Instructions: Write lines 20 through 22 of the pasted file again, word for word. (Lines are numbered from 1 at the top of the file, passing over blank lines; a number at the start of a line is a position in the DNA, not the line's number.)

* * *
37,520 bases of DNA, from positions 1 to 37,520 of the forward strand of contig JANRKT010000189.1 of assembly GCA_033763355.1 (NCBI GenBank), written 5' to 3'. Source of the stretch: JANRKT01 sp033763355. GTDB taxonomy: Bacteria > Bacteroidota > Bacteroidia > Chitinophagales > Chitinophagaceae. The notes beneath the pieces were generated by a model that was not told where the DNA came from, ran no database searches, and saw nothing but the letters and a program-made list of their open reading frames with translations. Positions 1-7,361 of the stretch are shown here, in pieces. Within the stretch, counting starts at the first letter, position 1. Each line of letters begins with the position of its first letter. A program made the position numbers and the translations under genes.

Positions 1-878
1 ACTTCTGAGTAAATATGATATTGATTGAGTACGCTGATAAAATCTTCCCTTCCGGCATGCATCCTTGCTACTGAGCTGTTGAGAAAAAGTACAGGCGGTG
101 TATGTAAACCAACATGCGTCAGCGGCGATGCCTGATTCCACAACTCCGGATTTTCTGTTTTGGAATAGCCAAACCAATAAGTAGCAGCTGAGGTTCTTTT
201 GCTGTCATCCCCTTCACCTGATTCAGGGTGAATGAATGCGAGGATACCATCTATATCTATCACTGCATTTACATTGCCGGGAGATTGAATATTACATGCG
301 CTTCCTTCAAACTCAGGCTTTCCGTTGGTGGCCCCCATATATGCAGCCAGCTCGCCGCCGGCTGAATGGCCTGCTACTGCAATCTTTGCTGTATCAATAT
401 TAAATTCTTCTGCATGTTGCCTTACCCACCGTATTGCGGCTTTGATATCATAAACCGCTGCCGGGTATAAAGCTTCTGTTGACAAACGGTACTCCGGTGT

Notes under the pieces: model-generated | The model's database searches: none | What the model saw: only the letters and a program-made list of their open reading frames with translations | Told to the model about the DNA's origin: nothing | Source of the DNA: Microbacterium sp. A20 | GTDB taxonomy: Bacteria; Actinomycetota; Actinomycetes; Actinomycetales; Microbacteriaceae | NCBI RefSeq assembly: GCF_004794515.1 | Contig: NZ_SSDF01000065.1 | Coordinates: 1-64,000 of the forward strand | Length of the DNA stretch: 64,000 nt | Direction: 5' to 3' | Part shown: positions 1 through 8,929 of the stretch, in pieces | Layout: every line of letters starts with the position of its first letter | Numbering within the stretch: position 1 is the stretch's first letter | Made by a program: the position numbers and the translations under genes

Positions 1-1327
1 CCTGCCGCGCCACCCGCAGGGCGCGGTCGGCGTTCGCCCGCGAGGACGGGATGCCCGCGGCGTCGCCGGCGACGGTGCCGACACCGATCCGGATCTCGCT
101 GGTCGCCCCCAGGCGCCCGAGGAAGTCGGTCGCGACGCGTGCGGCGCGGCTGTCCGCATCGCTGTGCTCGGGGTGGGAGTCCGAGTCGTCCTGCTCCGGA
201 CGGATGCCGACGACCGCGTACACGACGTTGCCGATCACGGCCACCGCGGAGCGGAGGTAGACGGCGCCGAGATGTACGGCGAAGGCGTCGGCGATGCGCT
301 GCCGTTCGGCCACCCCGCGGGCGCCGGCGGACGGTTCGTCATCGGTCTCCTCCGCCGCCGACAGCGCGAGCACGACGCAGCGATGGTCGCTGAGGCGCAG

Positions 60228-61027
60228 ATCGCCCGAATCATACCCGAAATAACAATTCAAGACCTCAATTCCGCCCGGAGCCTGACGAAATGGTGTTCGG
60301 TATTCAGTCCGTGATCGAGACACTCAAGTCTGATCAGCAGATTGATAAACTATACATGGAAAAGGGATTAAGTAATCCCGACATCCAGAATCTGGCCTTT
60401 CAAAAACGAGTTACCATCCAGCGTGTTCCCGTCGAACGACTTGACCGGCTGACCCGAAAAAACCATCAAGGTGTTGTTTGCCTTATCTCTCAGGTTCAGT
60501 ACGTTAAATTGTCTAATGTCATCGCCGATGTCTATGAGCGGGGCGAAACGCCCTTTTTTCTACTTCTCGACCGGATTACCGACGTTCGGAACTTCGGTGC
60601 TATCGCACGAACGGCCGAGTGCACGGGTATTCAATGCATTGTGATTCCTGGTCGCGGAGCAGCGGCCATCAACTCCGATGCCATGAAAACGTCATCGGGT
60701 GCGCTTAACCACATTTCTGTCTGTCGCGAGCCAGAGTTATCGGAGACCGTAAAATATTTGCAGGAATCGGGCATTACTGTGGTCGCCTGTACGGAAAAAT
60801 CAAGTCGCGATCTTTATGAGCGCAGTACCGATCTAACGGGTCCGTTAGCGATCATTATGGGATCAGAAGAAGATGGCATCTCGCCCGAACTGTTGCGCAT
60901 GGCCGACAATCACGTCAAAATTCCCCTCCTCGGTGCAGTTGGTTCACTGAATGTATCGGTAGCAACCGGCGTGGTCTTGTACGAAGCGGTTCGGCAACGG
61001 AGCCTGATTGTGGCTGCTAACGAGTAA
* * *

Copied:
60701 GCGCTTAACCACATTTCTGTCTGTCGCGAGCCAGAGTTATCGGAGACCGTAAAATATTTGCAGGAATCGGGCATTACTGTGGTCGCCTGTACGGAAAAAT
60801 CAAGTCGCGATCTTTATGAGCGCAGTACCGATCTAACGGGTCCGTTAGCGATCATTATGGGATCAGAAGAAGATGGCATCTCGCCCGAACTGTTGCGCAT
60901 GGCCGACAATCACGTCAAAATTCCCCTCCTCGGTGCAGTTGGTTCACTGAATGTATCGGTAGCAACCGGCGTGGTCTTGTACGAAGCGGTTCGGCAACGG